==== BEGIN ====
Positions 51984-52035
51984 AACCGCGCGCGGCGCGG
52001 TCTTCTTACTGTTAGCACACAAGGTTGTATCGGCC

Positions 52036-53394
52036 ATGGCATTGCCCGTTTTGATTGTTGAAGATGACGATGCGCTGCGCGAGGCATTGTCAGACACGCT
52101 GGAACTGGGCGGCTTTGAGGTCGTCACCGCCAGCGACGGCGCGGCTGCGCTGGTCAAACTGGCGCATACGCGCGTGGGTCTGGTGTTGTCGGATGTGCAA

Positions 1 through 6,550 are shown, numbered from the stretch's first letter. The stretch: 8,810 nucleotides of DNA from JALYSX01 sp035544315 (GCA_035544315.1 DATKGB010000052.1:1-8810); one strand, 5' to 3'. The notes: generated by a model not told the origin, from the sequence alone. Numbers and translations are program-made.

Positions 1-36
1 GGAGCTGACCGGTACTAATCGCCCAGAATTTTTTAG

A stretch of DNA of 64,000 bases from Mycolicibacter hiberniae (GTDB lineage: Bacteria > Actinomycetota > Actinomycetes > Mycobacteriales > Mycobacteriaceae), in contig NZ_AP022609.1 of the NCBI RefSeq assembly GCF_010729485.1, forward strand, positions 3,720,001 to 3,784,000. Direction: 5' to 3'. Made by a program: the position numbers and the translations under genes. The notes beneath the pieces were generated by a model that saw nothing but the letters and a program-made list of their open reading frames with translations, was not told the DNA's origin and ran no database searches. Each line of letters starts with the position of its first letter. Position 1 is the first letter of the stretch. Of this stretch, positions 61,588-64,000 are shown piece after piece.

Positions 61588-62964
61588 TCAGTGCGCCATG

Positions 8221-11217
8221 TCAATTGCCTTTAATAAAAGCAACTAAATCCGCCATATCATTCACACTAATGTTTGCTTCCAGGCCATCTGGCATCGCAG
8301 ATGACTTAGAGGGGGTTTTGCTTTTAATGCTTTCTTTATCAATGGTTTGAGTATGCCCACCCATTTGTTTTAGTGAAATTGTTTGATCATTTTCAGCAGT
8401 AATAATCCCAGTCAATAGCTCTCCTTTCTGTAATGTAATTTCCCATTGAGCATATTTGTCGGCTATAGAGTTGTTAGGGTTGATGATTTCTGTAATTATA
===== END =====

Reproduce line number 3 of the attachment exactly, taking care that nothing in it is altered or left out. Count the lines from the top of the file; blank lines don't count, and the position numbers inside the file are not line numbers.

52001 TCTTCTTACTGTTAGCACACAAGGTTGTATCGGCC